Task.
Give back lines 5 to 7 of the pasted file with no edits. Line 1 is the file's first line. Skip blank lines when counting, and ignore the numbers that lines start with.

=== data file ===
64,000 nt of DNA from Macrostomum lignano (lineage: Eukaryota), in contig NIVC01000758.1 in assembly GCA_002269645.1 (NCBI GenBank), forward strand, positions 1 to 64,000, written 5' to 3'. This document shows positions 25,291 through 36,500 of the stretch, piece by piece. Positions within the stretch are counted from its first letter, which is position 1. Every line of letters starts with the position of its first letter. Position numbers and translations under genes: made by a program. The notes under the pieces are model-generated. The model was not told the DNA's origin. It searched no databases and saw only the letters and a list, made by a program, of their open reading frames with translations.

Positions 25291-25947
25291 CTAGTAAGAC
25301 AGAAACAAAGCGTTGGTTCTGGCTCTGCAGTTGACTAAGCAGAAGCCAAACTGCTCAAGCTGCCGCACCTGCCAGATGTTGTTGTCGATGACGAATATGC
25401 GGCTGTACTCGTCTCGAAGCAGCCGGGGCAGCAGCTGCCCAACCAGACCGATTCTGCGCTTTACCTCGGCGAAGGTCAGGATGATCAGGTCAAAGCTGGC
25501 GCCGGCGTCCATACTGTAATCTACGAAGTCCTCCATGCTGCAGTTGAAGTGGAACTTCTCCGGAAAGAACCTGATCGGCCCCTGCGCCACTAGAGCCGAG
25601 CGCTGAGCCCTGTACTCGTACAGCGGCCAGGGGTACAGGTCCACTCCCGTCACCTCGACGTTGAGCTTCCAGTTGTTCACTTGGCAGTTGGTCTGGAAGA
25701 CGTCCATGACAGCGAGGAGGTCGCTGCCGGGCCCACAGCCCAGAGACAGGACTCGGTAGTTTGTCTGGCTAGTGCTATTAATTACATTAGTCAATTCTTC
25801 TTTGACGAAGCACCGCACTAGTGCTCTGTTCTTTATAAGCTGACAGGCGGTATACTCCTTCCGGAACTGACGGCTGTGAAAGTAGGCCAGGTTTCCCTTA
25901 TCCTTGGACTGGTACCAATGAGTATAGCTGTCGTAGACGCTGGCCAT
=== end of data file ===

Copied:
25401 GGCTGTACTCGTCTCGAAGCAGCCGGGGCAGCAGCTGCCCAACCAGACCGATTCTGCGCTTTACCTCGGCGAAGGTCAGGATGATCAGGTCAAAGCTGGC
25501 GCCGGCGTCCATACTGTAATCTACGAAGTCCTCCATGCTGCAGTTGAAGTGGAACTTCTCCGGAAAGAACCTGATCGGCCCCTGCGCCACTAGAGCCGAG
25601 CGCTGAGCCCTGTACTCGTACAGCGGCCAGGGGTACAGGTCCACTCCCGTCACCTCGACGTTGAGCTTCCAGTTGTTCACTTGGCAGTTGGTCTGGAAGA